“But there is no such thing as a global anthem, a global currency, or a global flag. This is the United States of America that I’m representing.”

    An inability to see how continuing to promote the common good strengthens the United States, coupled with a worldwide rise in nationalism and a growing distrust of institutions, gravely threatens the global order. The election of Trump signaled “the era of multilateralism is at an end,” according to Hungarian Prime Minister Viktor Orban.

    “For the first time in 70 years, the American people have elected a president who disparages the policies, ideas and institutions at the heart of postwar US foreign policy,” wrote Walter Russell Mead, a professor of foreign affairs and humanities at Bard College.

    While these trends are certainly worrisome, fault lines and fractures in the global order are not exactly new. Challenges to the system have been emerging for more than a decade, and the 2016 US election, as well as Brexit, may be symptoms of the problem rather than the cause.

    Rising powers such as China, Brazil and India and nonstate actors in the private sector and civil society, as well as regional actors and substate governments, are seeking their own seats in the multilateral process. Yet the leaders of nation-states have struggled to accommodate these stakeholders in a global order founded on principles of state sovereignty.

    Stronger International Law Needed

    The founding pillars of international law have also been under assault for years. Collective amnesia about human rights is rampant, expansionist actions are on the rise, international refugee law is undermined at every turn, countries are threatening to leave the International Criminal Court and, increasingly, government leaders assert the primacy of national law over international agreements.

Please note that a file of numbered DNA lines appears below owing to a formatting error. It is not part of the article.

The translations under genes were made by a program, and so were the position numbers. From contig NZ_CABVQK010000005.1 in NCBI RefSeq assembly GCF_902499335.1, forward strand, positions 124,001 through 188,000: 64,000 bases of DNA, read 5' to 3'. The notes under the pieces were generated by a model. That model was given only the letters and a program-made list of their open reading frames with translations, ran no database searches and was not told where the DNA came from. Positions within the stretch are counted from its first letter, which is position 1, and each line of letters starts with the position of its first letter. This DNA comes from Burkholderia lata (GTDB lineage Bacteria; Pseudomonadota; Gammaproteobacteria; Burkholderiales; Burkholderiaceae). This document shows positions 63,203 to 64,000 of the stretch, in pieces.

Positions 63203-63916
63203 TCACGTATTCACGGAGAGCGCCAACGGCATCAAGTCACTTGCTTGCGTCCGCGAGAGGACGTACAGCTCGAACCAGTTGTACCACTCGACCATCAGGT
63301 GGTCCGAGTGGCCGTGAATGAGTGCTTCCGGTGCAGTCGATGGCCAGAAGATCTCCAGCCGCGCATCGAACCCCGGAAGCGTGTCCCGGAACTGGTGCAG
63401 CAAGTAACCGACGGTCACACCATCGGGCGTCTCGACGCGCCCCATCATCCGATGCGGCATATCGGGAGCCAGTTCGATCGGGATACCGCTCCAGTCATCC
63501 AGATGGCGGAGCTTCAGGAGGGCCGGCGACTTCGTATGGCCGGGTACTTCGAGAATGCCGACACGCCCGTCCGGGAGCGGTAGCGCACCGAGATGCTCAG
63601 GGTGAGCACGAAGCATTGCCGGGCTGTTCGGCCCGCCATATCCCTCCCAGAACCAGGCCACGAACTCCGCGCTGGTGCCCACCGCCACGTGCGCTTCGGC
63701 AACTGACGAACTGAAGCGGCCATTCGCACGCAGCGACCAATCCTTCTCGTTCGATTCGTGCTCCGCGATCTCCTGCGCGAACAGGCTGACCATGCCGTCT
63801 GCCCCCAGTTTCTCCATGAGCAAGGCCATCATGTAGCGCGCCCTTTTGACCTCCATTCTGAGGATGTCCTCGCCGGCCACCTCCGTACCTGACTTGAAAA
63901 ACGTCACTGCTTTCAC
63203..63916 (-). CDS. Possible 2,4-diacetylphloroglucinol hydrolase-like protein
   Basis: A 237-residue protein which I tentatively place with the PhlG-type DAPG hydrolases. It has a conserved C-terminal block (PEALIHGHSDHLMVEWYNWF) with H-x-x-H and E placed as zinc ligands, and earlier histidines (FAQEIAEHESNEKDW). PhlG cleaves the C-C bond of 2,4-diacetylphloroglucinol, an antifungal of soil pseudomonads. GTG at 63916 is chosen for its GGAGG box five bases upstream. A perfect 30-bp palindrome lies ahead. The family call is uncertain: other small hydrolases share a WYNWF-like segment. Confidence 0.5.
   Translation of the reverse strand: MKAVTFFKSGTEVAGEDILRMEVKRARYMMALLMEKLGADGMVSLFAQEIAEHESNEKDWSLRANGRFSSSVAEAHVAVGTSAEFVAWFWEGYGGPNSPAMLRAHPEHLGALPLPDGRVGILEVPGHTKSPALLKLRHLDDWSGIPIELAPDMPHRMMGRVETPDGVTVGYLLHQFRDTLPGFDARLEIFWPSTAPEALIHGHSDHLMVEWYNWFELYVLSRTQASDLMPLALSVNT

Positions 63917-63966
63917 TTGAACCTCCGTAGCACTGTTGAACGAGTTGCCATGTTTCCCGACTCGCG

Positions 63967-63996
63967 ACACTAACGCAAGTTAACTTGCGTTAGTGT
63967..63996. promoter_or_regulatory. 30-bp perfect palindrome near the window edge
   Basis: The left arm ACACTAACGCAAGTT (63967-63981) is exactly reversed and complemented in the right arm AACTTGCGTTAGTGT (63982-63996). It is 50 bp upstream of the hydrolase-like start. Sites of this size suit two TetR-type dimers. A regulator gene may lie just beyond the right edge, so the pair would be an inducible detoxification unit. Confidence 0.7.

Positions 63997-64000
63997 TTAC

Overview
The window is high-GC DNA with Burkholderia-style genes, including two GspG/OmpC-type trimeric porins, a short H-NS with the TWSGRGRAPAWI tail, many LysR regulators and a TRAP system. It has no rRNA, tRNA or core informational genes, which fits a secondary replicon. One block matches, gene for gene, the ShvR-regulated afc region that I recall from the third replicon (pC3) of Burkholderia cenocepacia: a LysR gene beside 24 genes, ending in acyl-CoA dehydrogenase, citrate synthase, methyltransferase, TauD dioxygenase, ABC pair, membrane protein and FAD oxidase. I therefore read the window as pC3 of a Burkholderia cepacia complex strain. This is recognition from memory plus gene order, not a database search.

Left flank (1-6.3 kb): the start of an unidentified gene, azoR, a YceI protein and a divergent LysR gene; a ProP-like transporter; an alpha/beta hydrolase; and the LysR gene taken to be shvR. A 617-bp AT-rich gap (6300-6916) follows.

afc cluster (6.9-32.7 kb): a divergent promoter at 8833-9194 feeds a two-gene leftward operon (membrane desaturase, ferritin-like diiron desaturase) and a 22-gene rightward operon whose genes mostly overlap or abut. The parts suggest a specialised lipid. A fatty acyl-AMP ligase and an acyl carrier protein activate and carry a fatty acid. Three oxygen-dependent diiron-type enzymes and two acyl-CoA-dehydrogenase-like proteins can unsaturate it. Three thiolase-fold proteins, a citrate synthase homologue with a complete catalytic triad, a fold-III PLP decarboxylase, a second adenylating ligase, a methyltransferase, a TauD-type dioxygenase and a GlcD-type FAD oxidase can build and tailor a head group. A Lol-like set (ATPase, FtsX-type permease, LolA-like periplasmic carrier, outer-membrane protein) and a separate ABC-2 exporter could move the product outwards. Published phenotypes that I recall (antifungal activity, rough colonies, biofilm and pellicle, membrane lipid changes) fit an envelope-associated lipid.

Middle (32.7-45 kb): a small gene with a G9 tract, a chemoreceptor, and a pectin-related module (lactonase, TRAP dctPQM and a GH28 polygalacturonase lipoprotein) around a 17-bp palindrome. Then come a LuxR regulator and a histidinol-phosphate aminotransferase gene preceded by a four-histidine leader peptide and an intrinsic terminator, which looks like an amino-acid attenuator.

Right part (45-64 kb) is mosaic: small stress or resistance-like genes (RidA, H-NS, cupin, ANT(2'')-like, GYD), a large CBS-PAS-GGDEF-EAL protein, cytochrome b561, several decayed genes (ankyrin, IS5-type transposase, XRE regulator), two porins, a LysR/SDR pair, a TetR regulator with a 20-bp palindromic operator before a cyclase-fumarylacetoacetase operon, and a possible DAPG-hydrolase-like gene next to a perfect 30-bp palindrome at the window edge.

The challenges and growing pains in the international order are real, but they are not new.

    For more than 60 years, the Stanley Foundation [in Muscatine, Iowa] has been dedicated to creating and preserving a world in which there is a secure peace with freedom and justice. Our bedrock belief is that more effective multilateral action on critical issues of peace and security will lead to more effective global governance. It should come as no surprise, therefore, that we believe the international order should be defended — and improved.

    While the contemporary world order has delivered positive results and challenged old thinking about war and narrow national interests, there is so much more to do. In the last two years alone, there have been a number of efforts to analyze the elements of the global order and develop achievable recommendations for reform.

    In June 2015, the high-level independent panel on peace operations, convened by UN Secretary-General Ban Ki-moon, released a report reminding the world that UN peace operations involve more than 128,000 women and men in almost 40 missions across four continents working every day to prevent conflicts, help mediate and sustain fragile peace processes and protect civilians.